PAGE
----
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Why are carmakers adopting USB-C?

Stalwart USB-A gone, USB-C in. New cars are now trending towards using pill-shaped USB Type-C ports, but why?

3 months ago
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Henry Man
Contributor

USB Type-C is designed to be a universal standard for technology devices, from smartphones to display monitors.

Unlike the rectangular USB-A we’re all used to, USB-C is a new kind of port with a smaller oval or pill-like shape that can conveniently be plugged in on any side (there is no right way up).

Developed by the USB Implementers Forum (USB-IF) in 2014, USB-C is capable of transmitting high amounts of data and power in one cable, like projecting a tablet screen to a monitor while being charged at the same time.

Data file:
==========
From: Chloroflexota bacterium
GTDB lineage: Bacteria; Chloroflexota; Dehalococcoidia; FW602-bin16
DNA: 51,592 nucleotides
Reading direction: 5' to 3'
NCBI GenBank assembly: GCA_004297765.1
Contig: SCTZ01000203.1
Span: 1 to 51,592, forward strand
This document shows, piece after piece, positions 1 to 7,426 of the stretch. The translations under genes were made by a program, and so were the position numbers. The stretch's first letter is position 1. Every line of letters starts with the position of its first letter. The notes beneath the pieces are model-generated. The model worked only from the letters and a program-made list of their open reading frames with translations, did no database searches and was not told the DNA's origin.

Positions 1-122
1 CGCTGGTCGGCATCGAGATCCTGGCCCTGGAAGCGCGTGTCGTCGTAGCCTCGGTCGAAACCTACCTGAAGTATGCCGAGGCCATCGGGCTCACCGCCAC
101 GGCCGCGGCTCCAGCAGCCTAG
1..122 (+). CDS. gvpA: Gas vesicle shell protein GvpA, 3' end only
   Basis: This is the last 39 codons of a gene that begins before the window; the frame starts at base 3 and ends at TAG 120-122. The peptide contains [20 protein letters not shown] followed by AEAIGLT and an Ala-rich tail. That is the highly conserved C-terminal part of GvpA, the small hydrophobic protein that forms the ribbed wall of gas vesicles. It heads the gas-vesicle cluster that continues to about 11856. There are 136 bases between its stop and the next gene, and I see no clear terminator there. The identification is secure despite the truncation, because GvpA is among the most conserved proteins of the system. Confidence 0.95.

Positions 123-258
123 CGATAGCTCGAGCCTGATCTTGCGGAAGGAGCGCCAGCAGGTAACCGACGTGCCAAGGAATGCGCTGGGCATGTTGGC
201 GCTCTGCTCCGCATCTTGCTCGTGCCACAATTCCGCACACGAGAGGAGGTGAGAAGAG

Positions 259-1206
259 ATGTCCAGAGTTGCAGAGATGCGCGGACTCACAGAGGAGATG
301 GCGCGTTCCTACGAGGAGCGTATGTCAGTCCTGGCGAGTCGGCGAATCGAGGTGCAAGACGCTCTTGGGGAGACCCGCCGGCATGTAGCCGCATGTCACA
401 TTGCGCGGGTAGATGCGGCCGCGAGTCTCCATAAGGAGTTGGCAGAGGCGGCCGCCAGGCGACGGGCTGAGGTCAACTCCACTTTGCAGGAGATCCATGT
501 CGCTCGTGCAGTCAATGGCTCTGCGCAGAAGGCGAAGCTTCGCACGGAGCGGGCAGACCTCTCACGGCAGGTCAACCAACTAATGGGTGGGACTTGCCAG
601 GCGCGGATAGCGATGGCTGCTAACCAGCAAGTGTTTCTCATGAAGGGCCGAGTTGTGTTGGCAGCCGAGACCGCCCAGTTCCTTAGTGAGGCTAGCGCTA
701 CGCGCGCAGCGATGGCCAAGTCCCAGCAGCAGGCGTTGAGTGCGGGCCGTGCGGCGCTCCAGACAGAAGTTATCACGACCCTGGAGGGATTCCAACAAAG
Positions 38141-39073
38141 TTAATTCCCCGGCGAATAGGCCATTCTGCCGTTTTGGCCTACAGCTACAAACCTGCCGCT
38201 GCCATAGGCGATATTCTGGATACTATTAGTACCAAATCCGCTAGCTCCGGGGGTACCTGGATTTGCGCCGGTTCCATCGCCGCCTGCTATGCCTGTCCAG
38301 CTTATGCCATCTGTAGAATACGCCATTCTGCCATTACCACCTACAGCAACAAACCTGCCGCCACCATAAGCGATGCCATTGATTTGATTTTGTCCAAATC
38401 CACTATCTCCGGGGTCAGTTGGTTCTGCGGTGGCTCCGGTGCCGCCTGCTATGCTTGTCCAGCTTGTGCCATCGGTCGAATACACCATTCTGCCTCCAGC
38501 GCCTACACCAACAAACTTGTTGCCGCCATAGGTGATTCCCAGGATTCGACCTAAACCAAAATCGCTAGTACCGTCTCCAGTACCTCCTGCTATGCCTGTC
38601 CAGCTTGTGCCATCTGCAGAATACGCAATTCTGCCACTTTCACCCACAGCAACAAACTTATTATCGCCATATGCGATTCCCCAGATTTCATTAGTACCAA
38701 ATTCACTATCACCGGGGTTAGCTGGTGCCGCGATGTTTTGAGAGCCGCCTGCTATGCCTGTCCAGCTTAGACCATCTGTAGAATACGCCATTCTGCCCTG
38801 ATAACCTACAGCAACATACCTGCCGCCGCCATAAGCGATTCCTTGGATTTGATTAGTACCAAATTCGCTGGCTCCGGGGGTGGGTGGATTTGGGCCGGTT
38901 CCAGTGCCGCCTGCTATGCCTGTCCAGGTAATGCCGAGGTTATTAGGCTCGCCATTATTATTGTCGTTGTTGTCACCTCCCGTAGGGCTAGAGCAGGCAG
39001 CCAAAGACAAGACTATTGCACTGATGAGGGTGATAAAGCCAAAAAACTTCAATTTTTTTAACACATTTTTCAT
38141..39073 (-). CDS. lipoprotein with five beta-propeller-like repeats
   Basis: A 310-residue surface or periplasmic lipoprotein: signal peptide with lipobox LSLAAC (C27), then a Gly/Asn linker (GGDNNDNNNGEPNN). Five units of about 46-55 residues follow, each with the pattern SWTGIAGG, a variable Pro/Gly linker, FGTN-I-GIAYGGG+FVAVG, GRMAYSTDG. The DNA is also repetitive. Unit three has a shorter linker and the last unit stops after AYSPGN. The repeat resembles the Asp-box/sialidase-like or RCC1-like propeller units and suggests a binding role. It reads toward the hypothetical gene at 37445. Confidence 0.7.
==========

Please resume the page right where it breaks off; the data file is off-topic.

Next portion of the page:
It integrates nearly all data, audio, video and power cables into one – consolidating the 3.5mm headphone jack, HDMI, DisplayPort, micro USB and more.

Essentially, like the transition from the VHS to CD/DVDs, it is simply a new format. USB-C is the new “be-all and end-all” for plugging in anything and everything.

USB-C is increasingly found in laptops such as the latest Apple MacBook line-ups, smartphones such as the Samsung Galaxy A range, and wireless earbuds like the Jabra Elite 75t.

It’s also used for some display monitors, external hard drives, eGPU enclosures and more.

The pill-shaped plug is now spreading across the automotive industry, too, with the IHS Markit estimating more than a half of new vehicles will contain at least one USB-C port by 2022.